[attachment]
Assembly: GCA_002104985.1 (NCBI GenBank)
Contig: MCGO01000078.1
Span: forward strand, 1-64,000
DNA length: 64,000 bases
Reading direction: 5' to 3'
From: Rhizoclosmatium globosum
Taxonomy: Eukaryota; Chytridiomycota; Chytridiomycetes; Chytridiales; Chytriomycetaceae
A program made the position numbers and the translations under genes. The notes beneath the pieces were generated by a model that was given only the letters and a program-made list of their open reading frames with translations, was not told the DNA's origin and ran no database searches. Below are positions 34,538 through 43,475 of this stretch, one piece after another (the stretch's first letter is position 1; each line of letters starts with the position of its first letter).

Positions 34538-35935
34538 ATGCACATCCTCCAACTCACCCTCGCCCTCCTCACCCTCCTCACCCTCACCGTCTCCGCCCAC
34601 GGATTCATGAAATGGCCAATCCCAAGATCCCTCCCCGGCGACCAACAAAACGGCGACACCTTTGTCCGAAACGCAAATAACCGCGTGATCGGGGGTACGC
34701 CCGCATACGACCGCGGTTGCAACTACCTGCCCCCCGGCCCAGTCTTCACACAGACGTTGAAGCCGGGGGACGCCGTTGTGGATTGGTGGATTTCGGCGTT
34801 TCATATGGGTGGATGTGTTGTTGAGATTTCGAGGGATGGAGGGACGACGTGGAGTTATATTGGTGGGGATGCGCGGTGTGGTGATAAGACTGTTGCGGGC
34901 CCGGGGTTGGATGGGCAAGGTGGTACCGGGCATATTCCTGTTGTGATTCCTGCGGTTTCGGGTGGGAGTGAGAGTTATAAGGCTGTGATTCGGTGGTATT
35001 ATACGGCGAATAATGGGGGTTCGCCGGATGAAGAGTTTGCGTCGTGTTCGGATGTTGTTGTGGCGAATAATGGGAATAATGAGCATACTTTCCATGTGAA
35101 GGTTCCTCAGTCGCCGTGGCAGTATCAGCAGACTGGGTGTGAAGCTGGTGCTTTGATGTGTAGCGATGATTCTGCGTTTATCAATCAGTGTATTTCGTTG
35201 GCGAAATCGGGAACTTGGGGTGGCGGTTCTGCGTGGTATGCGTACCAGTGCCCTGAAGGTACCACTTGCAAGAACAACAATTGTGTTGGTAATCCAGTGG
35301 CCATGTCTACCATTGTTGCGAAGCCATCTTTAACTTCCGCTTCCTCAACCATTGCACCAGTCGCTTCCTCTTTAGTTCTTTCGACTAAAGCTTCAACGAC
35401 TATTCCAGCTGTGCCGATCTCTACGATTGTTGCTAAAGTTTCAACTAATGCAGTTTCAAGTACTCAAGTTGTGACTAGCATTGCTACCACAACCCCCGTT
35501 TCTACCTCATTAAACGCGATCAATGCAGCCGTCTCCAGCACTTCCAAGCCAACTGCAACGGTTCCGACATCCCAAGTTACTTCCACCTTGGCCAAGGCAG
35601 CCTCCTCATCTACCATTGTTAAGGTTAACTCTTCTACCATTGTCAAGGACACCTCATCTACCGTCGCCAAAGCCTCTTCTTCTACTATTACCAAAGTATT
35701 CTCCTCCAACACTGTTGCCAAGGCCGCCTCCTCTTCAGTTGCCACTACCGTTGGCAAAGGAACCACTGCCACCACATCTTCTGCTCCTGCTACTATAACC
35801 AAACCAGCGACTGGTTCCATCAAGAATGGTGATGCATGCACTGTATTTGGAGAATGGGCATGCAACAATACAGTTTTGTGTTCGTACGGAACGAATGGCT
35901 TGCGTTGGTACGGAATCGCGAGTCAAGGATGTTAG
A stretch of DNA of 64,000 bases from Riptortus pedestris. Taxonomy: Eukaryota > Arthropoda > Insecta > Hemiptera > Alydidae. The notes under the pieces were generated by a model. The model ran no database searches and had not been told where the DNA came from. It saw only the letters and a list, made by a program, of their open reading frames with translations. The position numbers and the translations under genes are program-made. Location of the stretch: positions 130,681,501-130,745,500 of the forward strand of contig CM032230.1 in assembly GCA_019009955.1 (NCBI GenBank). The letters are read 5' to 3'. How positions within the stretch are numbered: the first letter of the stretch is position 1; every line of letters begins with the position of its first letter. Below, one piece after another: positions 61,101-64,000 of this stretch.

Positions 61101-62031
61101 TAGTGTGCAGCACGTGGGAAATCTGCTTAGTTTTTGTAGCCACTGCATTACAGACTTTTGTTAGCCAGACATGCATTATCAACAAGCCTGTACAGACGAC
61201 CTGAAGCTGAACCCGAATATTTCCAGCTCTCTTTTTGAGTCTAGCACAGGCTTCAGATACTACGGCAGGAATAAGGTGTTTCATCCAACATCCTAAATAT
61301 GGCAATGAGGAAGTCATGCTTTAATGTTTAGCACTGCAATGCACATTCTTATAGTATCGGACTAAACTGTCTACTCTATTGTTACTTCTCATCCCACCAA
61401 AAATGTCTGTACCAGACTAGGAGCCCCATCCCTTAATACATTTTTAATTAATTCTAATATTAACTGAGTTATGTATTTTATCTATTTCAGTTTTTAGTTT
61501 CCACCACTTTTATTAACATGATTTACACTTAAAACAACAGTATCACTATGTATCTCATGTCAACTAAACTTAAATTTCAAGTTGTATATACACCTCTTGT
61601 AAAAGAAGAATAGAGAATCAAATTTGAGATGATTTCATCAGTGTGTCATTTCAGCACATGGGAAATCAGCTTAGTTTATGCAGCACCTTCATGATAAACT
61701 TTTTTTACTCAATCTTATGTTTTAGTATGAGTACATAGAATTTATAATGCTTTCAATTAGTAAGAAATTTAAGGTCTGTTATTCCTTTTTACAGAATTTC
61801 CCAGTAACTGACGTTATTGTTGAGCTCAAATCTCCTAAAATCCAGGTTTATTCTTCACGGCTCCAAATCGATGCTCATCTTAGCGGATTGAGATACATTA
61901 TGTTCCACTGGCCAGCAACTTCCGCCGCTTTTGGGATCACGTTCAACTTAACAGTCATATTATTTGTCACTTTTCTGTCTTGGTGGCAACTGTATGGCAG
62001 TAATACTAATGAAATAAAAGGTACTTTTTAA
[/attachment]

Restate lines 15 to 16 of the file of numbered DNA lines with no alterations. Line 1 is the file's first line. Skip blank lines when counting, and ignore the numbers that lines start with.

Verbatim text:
35001 ATACGGCGAATAATGGGGGTTCGCCGGATGAAGAGTTTGCGTCGTGTTCGGATGTTGTTGTGGCGAATAATGGGAATAATGAGCATACTTTCCATGTGAA
35101 GGTTCCTCAGTCGCCGTGGCAGTATCAGCAGACTGGGTGTGAAGCTGGTGCTTTGATGTGTAGCGATGATTCTGCGTTTATCAATCAGTGTATTTCGTTG